Globalization has affected the Arts and Design Archetype. Many industries have strong national and international roles. For example, Toronto is the third-largest film and television production location in North America, after Los Angeles and New York City.[6] Motion pictures, videos, and sound recording are all tradable industries. The film industry, for example, attracts foreign productions to shoot in Toronto, while Canadian-made movies can be sold in international markets.

Digital and communications technologies are also transforming these industries. This transformation includes the digitization of content (movies, books, TV shows, music, etc.), as well as the creation of new products and industries, such as mobile apps, e-learning, mobile gaming, and new services, such as music streaming. In some cases, opportunities are created by lowering barriers to entry (such as online publishing, marketing, distribution, and selling), and improving access to markets, including global markets. However, the same forces have also created increased competition in the home market from foreign sources.[7] Industries in this Archetype are still adapting to and exploiting change associated with new and emerging technologies.

Arts and culture industries have resisted migrating outside central areas, despite direct and indirect costs, such as congestion or high house prices. Researchers suggest that even in cities like New York, "particular geographies attain a competitive lock-in that is almost impossible to usurp."[8] There is some evidence, however, of some activities relocating away from central Toronto, to lower-cost locations, such as artists moving to Hamilton. Spencer notes a gradual shift farther away from the edges of the Downtown Toronto core, from Queen West to Parkdale to the Junction, [9] a push likely resulting from increasing rents in central areas and competition from other industries, like Soft Tech.

This shift raises an important issue: if the Arts and Design Archetype continues to expand, and given its particular urban characteristics, where will firms and employment locate in the GGH? Opportunities in the traditional types of urban environment sought by Arts and Design firms (central, older, flexible warehouse spaces) are becoming rare and/or unaffordable. This is a strategic land use planning question that a forward-looking land use plan could and should address.

Map 11:  Arts and Design-Related Archetype Employment, GGH, 2016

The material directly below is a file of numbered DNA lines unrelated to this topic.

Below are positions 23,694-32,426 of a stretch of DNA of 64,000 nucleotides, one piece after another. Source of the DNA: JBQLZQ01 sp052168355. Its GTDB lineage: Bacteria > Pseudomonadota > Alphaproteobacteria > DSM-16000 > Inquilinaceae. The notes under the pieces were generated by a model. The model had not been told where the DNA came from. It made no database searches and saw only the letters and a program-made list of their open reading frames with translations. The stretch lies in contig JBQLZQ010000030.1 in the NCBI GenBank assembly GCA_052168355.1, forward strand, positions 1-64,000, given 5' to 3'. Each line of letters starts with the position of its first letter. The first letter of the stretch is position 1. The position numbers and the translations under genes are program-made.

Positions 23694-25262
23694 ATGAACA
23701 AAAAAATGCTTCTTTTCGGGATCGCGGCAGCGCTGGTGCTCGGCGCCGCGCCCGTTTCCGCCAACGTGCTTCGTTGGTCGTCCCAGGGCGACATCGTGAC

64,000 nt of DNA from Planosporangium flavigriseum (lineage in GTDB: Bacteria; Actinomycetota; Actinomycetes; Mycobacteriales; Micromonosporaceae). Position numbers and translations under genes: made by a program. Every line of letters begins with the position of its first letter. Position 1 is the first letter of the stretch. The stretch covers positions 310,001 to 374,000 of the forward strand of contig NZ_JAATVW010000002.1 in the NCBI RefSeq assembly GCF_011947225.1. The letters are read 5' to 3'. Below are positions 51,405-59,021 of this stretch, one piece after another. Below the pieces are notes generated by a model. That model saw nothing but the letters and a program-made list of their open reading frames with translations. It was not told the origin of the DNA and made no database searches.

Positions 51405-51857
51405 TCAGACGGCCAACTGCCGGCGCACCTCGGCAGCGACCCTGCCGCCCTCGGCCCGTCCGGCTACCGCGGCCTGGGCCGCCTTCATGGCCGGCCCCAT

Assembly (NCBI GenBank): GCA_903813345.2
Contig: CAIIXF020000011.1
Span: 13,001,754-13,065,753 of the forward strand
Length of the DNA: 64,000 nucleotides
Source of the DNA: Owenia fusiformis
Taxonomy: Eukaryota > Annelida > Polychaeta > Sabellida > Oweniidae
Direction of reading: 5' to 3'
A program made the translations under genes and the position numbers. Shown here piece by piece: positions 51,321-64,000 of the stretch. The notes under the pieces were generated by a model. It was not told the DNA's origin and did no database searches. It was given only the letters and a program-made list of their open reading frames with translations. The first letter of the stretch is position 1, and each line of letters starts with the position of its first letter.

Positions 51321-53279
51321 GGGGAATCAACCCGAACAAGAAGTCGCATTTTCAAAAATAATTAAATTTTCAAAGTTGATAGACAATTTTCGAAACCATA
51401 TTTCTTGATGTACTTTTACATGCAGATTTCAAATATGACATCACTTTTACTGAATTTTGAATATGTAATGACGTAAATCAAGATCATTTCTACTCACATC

Map 12:  Arts and Design-Related Archetype Employment Change, GGH, 2006-2016

 

[1] Currid and Connolly, "Patterns of knowledge," 2008; Carl Grodach, Elizabeth Currid-Halkett, Nicole Foster, and James Murdoch III, "The location patterns of artistic clusters: A metro- and neighborhood-level analysis," Urban Studies 2014, 5 (13): 2822-2843; Gregory M. Spencer, "Knowledge neighbourhoods: Urban form and evolutionary economic geography," Regional Studies, 2015, 49 (5): 883-898.

[2] Currid and Connolly, "Patterns of knowledge," 2008.

[3] Spencer, "Knowledge neighbourhoods," 2015. Arts-related firms included in this study were: Motion picture/video, excluding movie theatres (NAICS 5121), sound recording (5122), radio and TV broadcasting (5151), specialized design (5414), performing arts companies (7111), and independent artists, writers and performers (7115).

[4] Tim Kelly, "Markham Movieland project gives big boost to TV, film production in city," Markham Economist and Sun, September 12, 2018; Tony Wong, "Why CBS set its sights on Mississauga for new TV production hub," Toronto Star, September 27, 2018.

[5] Elizabeth Currid and Sarah Williams, "Two cities, five industries: Similarities and differences within and between cultural industries in New York and Los Angeles," Journal of Planning Education and Research, 2010, 29 (3): 322-335, p. 331; Grodach et. al., "The location patterns of artistic clusters," 2013.

[6] Communications MDR, "Environmental Scan of the Culture Sector," Ontario Culture Strategy Background Document, prepared for the Ontario Ministry of Tourism, Culture and Sport, 2016, p.12.

[7] Ibid.

[8] Currid and Connolly, "Patterns of knowledge," 2008, p. 429.

[9] Spencer, "Knowledge neighbourhoods," 2015, p. 893.